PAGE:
A clinical clerkship collaborative program in Taiwan: Acquiring core clinical competencies through patient care responsibility.

Journal Article (Journal Article)

BACKGROUND/PURPOSE: Traditionally, clinical clerkship training in Taiwan does not provide medical students with sufficient patient care responsibilities and often results in inadequate clinical skills. METHODS: We implemented a pilot clerkship program at a comprehensive cancer center that emphasizes core clinical competency through direct patient care and dedicated faculty and mentors. Students were an integral part of the patient care team held accountable for providing coordinated and holistic care. Students' self-assessment of clinical competencies, faculty evaluation, and objective structured clinical examination were compared against their peers trained by traditional clerkship at a main teaching hospital. RESULTS: Fifty medical students completed the clerkship program in the first 3 years. At the end of the clerkship, participants rated themselves significantly higher than their peers in almost all patient care and clinical skill domains. The most significant areas included physical examination, clinical reasoning, developing management plan, holistic approach, handling ethical issues, and time management skills. The students rated their clerkship teachers significantly higher in time spent with students, skills and enthusiasm in teaching, as well as giving students appropriate patient care responsibilities. There was no significant difference in the end-of-clerkship objective structured clinical examination performance, but participants of the program achieved better grades in their subsequent internship. CONCLUSION: This pilot collaborative program presented a successful model for clinical education in the teaching of core clinical competencies through direct patient care responsibilities at the clerkship stage. It is hoped that the project will become a catalyst for medical education reform in Taiwan and regions with similar traditions.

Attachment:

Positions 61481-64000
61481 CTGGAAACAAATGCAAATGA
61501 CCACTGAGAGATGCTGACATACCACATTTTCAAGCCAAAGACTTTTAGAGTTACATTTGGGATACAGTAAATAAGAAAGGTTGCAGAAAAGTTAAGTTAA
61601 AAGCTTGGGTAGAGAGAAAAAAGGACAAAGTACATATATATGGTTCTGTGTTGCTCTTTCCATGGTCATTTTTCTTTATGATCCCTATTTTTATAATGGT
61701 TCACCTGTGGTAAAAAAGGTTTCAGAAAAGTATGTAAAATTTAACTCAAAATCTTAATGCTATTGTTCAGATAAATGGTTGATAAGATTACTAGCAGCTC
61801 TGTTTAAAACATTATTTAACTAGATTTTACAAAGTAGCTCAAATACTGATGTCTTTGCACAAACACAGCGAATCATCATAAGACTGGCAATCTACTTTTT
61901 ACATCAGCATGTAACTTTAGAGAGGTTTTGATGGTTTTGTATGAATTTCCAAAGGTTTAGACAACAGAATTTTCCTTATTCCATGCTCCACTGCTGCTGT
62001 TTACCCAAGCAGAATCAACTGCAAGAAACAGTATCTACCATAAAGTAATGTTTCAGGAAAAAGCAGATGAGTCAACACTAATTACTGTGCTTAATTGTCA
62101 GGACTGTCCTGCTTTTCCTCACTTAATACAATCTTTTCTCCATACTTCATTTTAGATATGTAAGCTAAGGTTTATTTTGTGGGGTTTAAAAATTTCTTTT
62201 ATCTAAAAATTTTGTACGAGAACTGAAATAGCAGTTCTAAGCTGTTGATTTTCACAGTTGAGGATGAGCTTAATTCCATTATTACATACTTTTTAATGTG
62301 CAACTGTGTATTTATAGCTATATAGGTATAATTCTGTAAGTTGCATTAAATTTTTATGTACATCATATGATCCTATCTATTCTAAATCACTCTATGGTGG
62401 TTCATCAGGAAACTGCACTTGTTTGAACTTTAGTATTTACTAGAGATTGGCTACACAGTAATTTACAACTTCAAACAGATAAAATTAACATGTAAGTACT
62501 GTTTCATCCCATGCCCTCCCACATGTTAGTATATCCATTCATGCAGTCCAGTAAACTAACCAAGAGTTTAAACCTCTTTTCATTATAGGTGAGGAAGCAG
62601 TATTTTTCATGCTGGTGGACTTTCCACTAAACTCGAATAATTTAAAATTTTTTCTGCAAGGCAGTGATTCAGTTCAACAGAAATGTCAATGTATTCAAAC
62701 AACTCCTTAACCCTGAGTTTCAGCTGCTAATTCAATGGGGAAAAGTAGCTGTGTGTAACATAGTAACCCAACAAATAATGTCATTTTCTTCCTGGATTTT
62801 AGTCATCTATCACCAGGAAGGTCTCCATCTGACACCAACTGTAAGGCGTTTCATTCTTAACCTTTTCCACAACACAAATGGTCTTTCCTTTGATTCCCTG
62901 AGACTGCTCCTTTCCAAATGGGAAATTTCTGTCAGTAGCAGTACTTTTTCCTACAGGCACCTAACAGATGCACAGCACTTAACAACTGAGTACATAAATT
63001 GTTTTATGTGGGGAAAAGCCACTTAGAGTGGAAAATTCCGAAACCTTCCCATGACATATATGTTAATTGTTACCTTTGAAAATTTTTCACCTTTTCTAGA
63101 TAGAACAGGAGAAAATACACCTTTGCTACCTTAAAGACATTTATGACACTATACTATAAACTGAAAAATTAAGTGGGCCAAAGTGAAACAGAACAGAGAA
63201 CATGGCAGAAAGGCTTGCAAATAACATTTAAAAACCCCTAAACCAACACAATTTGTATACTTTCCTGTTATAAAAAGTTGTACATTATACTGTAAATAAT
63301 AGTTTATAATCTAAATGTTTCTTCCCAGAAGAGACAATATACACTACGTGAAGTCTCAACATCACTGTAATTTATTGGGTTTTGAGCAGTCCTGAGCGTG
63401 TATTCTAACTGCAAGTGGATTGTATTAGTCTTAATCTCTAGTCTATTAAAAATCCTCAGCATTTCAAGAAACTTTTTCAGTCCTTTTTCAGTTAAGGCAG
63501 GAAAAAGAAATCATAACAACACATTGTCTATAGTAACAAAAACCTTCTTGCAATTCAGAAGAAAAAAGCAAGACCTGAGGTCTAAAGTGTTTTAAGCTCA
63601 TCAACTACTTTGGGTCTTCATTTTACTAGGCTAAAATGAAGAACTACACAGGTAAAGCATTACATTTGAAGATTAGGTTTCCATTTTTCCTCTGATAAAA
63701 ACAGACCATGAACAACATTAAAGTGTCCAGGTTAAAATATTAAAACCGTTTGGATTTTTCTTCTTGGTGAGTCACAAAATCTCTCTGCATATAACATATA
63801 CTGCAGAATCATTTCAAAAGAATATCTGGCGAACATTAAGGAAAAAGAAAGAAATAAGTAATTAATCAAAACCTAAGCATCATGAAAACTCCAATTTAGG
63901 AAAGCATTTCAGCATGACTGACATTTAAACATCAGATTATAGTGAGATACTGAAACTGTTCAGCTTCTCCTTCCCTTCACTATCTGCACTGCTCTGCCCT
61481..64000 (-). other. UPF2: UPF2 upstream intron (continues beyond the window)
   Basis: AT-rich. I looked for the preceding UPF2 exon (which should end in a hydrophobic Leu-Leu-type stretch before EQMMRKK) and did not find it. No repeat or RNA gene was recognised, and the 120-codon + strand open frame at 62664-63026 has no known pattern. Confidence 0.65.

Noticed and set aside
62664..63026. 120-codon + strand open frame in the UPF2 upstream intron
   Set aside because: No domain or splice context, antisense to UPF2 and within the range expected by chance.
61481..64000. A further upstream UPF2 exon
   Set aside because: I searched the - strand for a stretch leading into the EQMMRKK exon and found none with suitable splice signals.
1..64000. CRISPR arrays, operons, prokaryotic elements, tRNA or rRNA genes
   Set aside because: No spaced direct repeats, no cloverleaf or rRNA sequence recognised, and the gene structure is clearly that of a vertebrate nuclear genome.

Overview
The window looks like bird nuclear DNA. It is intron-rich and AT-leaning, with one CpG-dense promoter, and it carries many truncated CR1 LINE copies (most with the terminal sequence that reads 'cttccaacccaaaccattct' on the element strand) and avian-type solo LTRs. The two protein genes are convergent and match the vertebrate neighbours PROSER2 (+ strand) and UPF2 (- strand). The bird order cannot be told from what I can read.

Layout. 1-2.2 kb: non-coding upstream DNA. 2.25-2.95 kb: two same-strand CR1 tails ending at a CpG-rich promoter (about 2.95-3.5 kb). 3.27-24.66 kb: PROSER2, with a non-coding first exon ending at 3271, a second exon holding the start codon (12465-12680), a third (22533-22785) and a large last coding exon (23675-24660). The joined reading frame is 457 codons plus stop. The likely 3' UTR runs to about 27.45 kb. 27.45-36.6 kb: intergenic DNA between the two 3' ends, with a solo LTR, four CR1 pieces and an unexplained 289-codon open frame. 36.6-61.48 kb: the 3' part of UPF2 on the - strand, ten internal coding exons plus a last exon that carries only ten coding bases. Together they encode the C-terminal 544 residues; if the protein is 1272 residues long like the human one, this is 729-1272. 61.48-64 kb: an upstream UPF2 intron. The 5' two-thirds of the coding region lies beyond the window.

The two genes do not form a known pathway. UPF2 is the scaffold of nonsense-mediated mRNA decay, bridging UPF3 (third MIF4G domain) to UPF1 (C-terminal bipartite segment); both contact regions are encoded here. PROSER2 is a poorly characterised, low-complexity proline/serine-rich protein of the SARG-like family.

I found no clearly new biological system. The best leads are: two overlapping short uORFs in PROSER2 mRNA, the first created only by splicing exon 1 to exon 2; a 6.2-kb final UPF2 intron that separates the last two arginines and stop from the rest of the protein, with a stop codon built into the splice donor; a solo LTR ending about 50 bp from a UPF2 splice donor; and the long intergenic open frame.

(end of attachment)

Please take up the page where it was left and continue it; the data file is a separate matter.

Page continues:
Full Text

Duke Authors

Cited Authors

  • Wang, YA; Chen, C-F; Chen, C-H; Wang, G-L; Huang, AT

Published Date

  • June 2016

Published In

Volume / Issue

  • 115 / 6

Start / End Page

  • 418 - 425

PubMed ID

  • 26138372

International Standard Serial Number (ISSN)

  • 0929-6646

Digital Object Identifier (DOI)

  • 10.1016/j.jfma.2015.05.008


  • eng

Conference Location

  • Singapore